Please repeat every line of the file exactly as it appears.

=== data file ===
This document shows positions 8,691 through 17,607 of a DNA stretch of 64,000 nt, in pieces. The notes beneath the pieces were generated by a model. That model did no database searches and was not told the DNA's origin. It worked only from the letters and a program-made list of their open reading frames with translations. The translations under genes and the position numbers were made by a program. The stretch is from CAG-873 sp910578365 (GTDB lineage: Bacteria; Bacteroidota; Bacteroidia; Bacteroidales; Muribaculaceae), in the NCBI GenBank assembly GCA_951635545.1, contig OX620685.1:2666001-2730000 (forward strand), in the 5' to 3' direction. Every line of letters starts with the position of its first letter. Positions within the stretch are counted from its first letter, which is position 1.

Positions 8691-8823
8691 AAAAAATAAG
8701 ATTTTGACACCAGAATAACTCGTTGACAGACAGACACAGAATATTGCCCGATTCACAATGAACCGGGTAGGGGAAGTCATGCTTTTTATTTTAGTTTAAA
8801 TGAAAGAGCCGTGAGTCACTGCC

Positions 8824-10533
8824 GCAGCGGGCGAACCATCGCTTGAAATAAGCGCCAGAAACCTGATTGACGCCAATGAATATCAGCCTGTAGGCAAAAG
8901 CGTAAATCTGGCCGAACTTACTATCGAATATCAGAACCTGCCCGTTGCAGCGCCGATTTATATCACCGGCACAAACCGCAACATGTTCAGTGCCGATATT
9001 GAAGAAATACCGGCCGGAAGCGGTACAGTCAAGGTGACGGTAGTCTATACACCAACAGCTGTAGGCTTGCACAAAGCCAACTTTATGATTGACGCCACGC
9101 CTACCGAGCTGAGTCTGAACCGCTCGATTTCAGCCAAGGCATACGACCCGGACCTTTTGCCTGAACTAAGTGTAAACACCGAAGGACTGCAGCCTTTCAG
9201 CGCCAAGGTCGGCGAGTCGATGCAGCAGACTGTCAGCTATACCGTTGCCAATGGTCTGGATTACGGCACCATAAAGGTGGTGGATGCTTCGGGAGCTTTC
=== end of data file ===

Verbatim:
This document shows positions 8,691 through 17,607 of a DNA stretch of 64,000 nt, in pieces. The notes beneath the pieces were generated by a model. That model did no database searches and was not told the DNA's origin. It worked only from the letters and a program-made list of their open reading frames with translations. The translations under genes and the position numbers were made by a program. The stretch is from CAG-873 sp910578365 (GTDB lineage: Bacteria; Bacteroidota; Bacteroidia; Bacteroidales; Muribaculaceae), in the NCBI GenBank assembly GCA_951635545.1, contig OX620685.1:2666001-2730000 (forward strand), in the 5' to 3' direction. Every line of letters starts with the position of its first letter. Positions within the stretch are counted from its first letter, which is position 1.

Positions 8691-8823
8691 AAAAAATAAG
8701 ATTTTGACACCAGAATAACTCGTTGACAGACAGACACAGAATATTGCCCGATTCACAATGAACCGGGTAGGGGAAGTCATGCTTTTTATTTTAGTTTAAA
8801 TGAAAGAGCCGTGAGTCACTGCC

Positions 8824-10533
8824 GCAGCGGGCGAACCATCGCTTGAAATAAGCGCCAGAAACCTGATTGACGCCAATGAATATCAGCCTGTAGGCAAAAG
8901 CGTAAATCTGGCCGAACTTACTATCGAATATCAGAACCTGCCCGTTGCAGCGCCGATTTATATCACCGGCACAAACCGCAACATGTTCAGTGCCGATATT
9001 GAAGAAATACCGGCCGGAAGCGGTACAGTCAAGGTGACGGTAGTCTATACACCAACAGCTGTAGGCTTGCACAAAGCCAACTTTATGATTGACGCCACGC
9101 CTACCGAGCTGAGTCTGAACCGCTCGATTTCAGCCAAGGCATACGACCCGGACCTTTTGCCTGAACTAAGTGTAAACACCGAAGGACTGCAGCCTTTCAG
9201 CGCCAAGGTCGGCGAGTCGATGCAGCAGACTGTCAGCTATACCGTTGCCAATGGTCTGGATTACGGCACCATAAAGGTGGTGGATGCTTCGGGAGCTTTC